Odd isn’t it … there are so many objections to various perceptions of relationships and gender in today’s society, yet no-one has given a thought to the much maligned – butt of many jokes – general name for the Sanseviera plants: mother-in-law’s tongue!

Let us leave that to the activists and focus on these tough plants that are true survivors of the drought. I think the plants in my garden are Sansevieria hyacinthoides as they look very similar to the plants I have seen growing in the shade of trees in the Addo Elephant National Park, and which are common all over the eastern part of South Africa.

Blooming in the natural thicket at Spekboom Hide in the Addo Elephant National Park

According to http://pza.sanbi.org/sansevieria-hyacinthoides, the genus Sansevieria is named after Pietro Sanseverino (1724-1771), Prince of Bisignano, who grew these plants, among other rare and exotic specimens, in his garden near Naples. Further information found at http://growwild.co.za/trees/sansevieria-hyacinthoides reveals that the discoverer of this plant, Vincenzo Petanga, wanted this plant named after Pietro Antonio Sansevierino, but Carl Thunberg named it after Raimondo di Sangro (1710-1771) an Italian nobleman, inventor, soldier, writer and scientist. The mystery of plant naming continues.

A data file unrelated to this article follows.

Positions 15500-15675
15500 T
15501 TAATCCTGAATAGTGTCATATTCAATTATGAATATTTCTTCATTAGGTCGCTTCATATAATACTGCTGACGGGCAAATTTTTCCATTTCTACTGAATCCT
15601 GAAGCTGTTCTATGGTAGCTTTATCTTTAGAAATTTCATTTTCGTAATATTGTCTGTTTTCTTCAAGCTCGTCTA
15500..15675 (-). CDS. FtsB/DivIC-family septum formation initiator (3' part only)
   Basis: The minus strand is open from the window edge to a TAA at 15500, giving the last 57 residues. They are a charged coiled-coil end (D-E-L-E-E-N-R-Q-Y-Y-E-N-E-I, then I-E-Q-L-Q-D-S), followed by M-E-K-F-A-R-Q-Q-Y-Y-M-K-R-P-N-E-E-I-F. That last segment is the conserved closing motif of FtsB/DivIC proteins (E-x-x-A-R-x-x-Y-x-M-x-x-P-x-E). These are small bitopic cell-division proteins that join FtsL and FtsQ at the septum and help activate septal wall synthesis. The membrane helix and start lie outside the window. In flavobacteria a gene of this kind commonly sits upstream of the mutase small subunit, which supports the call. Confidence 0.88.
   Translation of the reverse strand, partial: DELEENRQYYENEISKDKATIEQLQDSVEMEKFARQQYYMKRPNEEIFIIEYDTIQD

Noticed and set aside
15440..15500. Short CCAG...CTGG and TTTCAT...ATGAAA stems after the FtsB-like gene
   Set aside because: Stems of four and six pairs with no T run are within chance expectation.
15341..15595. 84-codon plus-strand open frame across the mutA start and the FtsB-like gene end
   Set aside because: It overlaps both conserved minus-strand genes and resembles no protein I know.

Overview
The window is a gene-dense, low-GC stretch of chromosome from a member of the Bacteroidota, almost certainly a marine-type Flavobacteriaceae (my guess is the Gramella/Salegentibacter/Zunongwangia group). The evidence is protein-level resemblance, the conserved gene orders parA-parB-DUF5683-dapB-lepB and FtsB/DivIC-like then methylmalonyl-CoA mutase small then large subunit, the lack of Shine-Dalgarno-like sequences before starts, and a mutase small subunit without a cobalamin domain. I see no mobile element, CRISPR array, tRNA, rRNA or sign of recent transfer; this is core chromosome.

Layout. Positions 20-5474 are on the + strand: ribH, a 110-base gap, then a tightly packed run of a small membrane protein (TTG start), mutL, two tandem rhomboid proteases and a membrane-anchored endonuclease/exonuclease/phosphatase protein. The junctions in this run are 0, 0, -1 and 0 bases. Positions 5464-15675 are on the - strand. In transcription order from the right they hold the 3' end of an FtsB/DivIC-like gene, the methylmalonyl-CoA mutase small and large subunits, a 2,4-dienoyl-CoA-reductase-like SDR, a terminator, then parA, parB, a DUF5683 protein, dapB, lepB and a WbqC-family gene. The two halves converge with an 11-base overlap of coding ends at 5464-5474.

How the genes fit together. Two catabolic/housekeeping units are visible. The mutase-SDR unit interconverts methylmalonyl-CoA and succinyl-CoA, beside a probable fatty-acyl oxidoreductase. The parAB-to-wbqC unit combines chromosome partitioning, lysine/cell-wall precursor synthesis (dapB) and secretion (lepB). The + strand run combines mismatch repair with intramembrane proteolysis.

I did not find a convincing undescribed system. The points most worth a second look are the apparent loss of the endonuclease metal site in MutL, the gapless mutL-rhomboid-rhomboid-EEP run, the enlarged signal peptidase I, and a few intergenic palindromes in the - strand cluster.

The specific name hyacinthoides means resembling a hyacinth – referring to the large creamy-white flowers with their recurved, thread-like flower segments.

In my garden

What is most striking about these plants are their long, linear leaves, often mottled with light green contrasting horizontal markings. Their flowers do not last for very long. It is nonetheless interesting watching them develop. The following pictures were taken in the Addo Elephant National Park:

Still green and tightly bound


Opening up


The Great Fish Nature Reserve conserves the largest single tract of sub-tropical thicket in South Africa. A visit there during the driest part of the year in this semi-arid region does not raise any expectations of a display of indigenous flowers, and yet … prominent splashes of bright yellow draw attention to the beautiful blossoms of the Rhigozum obovatum, commonly known as Karoo Gold – at least that is the nearest identification I can find to match these lovely flowers. My sources suggest a later flowering period, but so many plants appear to be pushing the envelope these days. If you can provide a more accurate identification, please do.

Other pretty flowers observed include Jamesbrittenia microphylla

Hibuscus trionum, also known as Bladder Hibiscus

Leonatus leonuris, known as Wild Dagga

There were glimpses of Cape Honeysuckle (Tecoma capensis) in the thickets too.

I had hoped to photograph aloes – there were so many in bloom along the road to the reserve – but saw only three plants, only one of which was blooming. I suspect the Black Rhinos find these succulent plants are tasty and nutritious to eat!